Does your XBOX still overheat?

Sounds like a personal problem.

Back in 2009, Solid Signal was still looking for its defining character. We started out with satellite television parts way back in 2002. Our web site from back then is still saved over at archive.org. Yeah, it looks a little silly but hey we all grow and change.

In the mid-2000s we flourished thanks to the government’s converter box program. Most households got coupons from the government so they could buy a box that would let their TV keep working after 2009. However, obviously that market dried up somewhat. Our web site was still going strong (thank you again, archive.org) but it was time to branch out. One of the things we thought we’d try was gaming systems and accessories.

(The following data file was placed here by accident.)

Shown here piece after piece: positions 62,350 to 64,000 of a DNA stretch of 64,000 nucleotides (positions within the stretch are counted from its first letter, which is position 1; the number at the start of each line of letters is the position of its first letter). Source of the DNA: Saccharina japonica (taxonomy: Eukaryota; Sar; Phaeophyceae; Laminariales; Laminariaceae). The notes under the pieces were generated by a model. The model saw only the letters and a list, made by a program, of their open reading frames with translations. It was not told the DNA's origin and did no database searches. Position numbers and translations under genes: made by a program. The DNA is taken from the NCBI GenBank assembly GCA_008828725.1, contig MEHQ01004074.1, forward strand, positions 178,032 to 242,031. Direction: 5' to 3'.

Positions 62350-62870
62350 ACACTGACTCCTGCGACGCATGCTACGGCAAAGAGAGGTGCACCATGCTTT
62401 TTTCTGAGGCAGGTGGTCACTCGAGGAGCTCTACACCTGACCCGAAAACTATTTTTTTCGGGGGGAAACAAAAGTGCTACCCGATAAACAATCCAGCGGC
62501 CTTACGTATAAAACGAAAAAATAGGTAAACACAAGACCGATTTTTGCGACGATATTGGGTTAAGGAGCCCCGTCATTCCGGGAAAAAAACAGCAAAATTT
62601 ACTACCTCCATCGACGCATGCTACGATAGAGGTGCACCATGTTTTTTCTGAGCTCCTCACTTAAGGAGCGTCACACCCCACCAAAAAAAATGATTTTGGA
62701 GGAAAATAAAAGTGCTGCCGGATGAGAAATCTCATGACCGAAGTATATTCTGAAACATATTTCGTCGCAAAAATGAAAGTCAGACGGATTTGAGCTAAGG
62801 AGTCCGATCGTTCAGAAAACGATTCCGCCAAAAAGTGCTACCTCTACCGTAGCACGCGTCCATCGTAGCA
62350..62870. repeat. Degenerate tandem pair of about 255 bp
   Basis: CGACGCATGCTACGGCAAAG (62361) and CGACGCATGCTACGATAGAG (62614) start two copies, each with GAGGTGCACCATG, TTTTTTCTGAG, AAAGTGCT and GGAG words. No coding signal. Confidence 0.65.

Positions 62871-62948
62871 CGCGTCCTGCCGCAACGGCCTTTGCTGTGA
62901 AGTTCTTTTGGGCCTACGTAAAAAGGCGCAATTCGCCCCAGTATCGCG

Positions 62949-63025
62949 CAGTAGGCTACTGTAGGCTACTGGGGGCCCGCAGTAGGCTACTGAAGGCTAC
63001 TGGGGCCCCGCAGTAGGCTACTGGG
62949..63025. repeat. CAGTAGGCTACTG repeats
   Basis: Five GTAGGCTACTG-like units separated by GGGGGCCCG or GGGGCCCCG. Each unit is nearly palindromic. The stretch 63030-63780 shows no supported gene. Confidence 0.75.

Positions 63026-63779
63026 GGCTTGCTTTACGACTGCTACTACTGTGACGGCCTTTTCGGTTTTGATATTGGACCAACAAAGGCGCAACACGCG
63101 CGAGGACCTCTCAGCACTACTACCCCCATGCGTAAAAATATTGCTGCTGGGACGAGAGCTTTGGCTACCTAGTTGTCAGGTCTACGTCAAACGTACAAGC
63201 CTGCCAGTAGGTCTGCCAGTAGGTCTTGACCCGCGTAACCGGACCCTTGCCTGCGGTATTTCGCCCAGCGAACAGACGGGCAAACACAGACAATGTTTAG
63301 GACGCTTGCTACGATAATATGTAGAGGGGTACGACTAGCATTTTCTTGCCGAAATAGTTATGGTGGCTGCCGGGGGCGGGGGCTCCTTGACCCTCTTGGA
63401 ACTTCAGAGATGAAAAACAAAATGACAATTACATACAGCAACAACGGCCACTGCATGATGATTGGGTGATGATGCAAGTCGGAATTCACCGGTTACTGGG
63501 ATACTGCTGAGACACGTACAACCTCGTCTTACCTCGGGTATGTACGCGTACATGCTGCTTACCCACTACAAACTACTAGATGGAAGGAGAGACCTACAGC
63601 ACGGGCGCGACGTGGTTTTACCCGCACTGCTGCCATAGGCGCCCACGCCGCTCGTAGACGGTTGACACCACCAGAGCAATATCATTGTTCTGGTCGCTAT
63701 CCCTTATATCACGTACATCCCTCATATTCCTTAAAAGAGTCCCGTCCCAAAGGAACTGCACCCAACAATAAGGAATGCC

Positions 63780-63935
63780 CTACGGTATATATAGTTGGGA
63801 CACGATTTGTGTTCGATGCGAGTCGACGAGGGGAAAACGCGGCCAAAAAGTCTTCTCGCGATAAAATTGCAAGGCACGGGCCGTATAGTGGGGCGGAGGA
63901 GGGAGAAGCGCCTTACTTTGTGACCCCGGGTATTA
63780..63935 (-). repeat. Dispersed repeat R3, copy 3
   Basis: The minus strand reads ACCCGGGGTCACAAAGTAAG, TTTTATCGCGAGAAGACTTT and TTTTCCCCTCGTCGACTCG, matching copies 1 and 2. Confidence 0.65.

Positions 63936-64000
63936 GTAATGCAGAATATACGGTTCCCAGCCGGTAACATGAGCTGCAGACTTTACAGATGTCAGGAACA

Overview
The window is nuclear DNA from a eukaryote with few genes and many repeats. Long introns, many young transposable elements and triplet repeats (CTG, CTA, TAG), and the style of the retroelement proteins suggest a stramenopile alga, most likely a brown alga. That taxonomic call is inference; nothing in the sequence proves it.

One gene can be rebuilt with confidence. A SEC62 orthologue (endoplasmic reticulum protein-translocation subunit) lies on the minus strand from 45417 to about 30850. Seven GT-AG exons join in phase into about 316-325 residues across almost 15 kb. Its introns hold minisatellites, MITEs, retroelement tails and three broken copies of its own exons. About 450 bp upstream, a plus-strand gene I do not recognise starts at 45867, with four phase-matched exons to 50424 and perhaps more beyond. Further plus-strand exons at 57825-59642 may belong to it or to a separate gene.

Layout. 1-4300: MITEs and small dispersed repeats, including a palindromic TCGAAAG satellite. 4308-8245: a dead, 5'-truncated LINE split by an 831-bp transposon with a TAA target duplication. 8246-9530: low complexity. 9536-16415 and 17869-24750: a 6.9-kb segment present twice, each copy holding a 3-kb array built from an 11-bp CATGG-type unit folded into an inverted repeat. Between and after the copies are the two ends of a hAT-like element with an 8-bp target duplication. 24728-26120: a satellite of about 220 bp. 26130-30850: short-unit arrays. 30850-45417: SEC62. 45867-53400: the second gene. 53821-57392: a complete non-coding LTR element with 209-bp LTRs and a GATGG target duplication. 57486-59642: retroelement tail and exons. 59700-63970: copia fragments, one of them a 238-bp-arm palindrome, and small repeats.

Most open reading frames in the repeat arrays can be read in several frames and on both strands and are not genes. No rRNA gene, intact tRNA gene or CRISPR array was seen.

Those were the early days of The Solid Signal Blog, back when four articles a month seemed like a lot to write. Our little blog did its part to support the main web site with an article entitled, “Overheating Xbox 360: The Solution.” It seems back then Microsoft created a product that could not stop from overheating. You can’t blame them, Apple had done the same thing a few years earlier. Their G4 Cube was adorable but had incredibly bad thermal management. I guess the ’00s were a good decade for overheating electronics and a bad decade for many of us.

I doubt that anyone reading today has a working XBOX 360 anymore, but if you ever had one, you might remember fanning it with a magazine to cool it, or keeping it far away from other heat-generating devices while you were playing. These behaviors take their place alongside wiping the contacts of your Nintendo carts with a pencil or building little tinfoil tents around your satellite boxes to improve remote performance.

Take a trip down memory lane

That article’s still around. It’s up to you if you want to read it in its modern blog form, or if you want to see it in all its 2009 glory. A lot of things have changed in the last nine years, and thankfully the look of this blog is but one of them.